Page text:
Interviewed by John Haggerty

Read Seth Brady Tucker’s nonfiction piece, The Silences

John: Someone once told me that they thought that attention was very close to love. Do you think this is true, or are there some types of attention that have nothing close to love in them? Is attention the closest that some of us will ever get to love?

Seth: I like the idea of this, but it seems like the kind of attention we get (as well as the intention behind it) is crucial to that equation; I know that I have had relationships where the other party intentionally withheld attention as a way to create insecurities that would ultimately convert my affection into a sense of devotion or obsession, and I have had scores of students who craved any attention whatsoever and they often didn’t differentiate between the negative or positive versions of that attention. So, I would argue that charity (of thought, of action, or intent) is closest to love; much like fear (of pain, of loss, of being found out) is the heart of hate.

Ultimately, as far as writing is concerned, when I consider craft or when I am in the early phase of a piece, I certainly think of the attention I am giving to the work as love. For “The Silences” it actually felt a bit like falling in love again even though the memories were painful as I unpacked them. It is interesting that with creative nonfiction this attention cannot actually tell the whole truth of the experience because of the distance of time; we all grow up and get a better sense of the deep complications swirling in our relationships and we are changed by them discretely or expressly and often it happens without us knowing it. Over time, my family and I have come to some sort of a cease-fire around how I was raised, and I know that the pressures on my mother and father to put food on the table and to keep us safe were extreme and that much of that pressure was too much for them and spilled over into how I was treated. Now I can look back and I see with some empathy that just the effort to do those two things were probably more than they could handle and I feel sorry for them now more than I ever did before. And also, somehow, grateful.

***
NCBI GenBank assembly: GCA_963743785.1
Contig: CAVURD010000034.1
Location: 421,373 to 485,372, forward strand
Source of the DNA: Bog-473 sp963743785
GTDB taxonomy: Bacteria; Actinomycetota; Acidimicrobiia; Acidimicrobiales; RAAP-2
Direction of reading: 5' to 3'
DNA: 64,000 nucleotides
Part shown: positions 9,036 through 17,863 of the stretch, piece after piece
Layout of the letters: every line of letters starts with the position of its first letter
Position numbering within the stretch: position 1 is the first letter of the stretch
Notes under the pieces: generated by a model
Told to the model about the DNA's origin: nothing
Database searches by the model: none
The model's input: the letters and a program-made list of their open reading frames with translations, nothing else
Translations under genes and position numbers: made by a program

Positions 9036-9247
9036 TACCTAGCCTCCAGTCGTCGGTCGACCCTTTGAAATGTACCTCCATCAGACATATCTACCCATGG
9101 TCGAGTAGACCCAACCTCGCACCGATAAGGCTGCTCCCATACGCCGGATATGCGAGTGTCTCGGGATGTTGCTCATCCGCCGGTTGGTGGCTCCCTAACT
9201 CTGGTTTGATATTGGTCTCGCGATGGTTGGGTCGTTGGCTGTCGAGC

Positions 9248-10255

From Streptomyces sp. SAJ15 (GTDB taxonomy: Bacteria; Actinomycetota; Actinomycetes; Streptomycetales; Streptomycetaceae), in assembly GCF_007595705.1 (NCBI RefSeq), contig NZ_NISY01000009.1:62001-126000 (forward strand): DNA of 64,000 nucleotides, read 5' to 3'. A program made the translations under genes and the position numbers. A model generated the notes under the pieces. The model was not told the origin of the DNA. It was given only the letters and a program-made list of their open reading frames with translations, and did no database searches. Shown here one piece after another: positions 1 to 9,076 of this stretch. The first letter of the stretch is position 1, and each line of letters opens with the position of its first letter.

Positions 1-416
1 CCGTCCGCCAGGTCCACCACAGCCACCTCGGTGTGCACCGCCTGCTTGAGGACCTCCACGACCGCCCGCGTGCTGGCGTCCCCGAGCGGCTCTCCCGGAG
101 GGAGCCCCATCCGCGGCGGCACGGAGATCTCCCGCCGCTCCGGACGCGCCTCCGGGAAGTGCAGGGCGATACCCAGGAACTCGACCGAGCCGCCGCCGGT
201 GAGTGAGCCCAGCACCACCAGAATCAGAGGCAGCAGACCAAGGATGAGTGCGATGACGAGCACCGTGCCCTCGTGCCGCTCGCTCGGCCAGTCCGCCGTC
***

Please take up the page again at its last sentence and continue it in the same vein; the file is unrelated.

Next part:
You write “…words were the most fearsome invention of all. Words were the sleeping grizzly, deep and hungry in the mouth of a cave.” At the same time, we live in a society that, to my mind, constantly seeks to devalue and destroy the power of the written word, at least. In a country of YouTube and TikTok, do you still believe in the power of words?